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Heathcliff in Emily Brontë's Wuthering Heights: Devil or a Wronged HeroRishav Jamwal, Department of CSE, Baddi University Baddi, Himachal Pradesh, India
International Journal of English Language, Literature and Translation Studies, Vol.2.Issue.1.,2015
Heathcliff has been a point of debate and discussion since its oeuvre, however, none has come forward with a satisfactory explanation of his persona. The question of Heathcliff being a wronged hero or a character with sinister and sadistic overtones remains unanswered till today. The present paper portrays the character of Heathcliff as a symbolic representation of society corrupting the natural goodness in humans . His character is a manifestation of a staunch portrayal of love, a cut- throat criticism of society and a perceptive and trenchant exploration of humanity.
Jane Eyre searching for belongingGalal Suliman
International Journal of English and Literature, Vol.6(2), pp. 23-30 , February 2015
This paper tackles Jane Eyre's journey to get belonging. This journey passes five phases. The paper is not going to focus on these chronological phases in details or highlight on them. The major task of the researcher is to discuss two major points: Jane's consistent endeavors to have belonging and the moral stance of Jane to achieve this purpose. These two points will give the researcher a convenient chance to manipulate such characters as Rochester and Bertha. The researcher will try to expose Charlotte Brontë's conventionality, which is so obvious in tacking many crucial situations, particularly among Jane, Bertha and Rochester. The researcher’s interest is to show which goal Jane dreams to achieve: love or autonomy? That is why he is not going to defend Bronte as a feminist. Yes, she tried to expose the social diseases in her nineteenth- century British society. But the problem is with Brontë herself, for she has no rebellious character. It is left for the reader to decide which character is Charlotte Brontë: a feminist or a traditional writer?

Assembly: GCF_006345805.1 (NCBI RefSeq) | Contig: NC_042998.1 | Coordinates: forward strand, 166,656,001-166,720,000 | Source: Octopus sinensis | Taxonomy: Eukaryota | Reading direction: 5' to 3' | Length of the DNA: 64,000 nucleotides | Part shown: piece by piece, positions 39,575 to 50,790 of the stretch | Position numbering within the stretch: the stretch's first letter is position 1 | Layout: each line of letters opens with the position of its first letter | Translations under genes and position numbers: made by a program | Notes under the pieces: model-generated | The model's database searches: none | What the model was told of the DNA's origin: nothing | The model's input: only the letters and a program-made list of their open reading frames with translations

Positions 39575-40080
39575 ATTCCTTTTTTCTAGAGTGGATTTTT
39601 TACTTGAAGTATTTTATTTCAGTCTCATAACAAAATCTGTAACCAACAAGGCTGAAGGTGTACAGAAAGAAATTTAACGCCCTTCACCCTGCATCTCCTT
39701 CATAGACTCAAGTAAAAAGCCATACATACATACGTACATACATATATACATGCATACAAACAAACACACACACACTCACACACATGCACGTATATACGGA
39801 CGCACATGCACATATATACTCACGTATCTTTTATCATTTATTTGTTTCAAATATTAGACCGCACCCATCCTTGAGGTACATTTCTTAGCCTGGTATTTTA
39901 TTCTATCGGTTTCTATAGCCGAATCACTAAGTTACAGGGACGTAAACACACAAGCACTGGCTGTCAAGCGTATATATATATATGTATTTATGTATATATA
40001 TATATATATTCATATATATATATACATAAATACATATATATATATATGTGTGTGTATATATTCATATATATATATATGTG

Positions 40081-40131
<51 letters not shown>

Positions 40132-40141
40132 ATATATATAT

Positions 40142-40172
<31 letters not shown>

The Depiction of True and Pure Love in Charlotte Brontë’s Jane EyreAli Albashir Mohammed Al-Haj
English Language and Literature Studies, Vol 5, No 1 (2015)
The current study aims at studying true and pure love in Jane Eyre. Charlotte never underestimates the power of love. In all her novels, it overcomes formidable barriers of wealth and rank, and endures through hopelessness and pain. In this story, the writer’s idea about true and pure love expressed as an independent woman who needs to be loved by a companionate couple, with some kind of’ equality between the ideal couples. Love in Charlotte’s concept is pure, perfect and true and cannot be measured by jewels, riches, wealth, or position. Also, in this story the writer attempts a more ideal scheme of marriage which without love is lifeless, hence Jane rebuffs and rejects any proposal except that of her beloved lover, Mr. Rochester.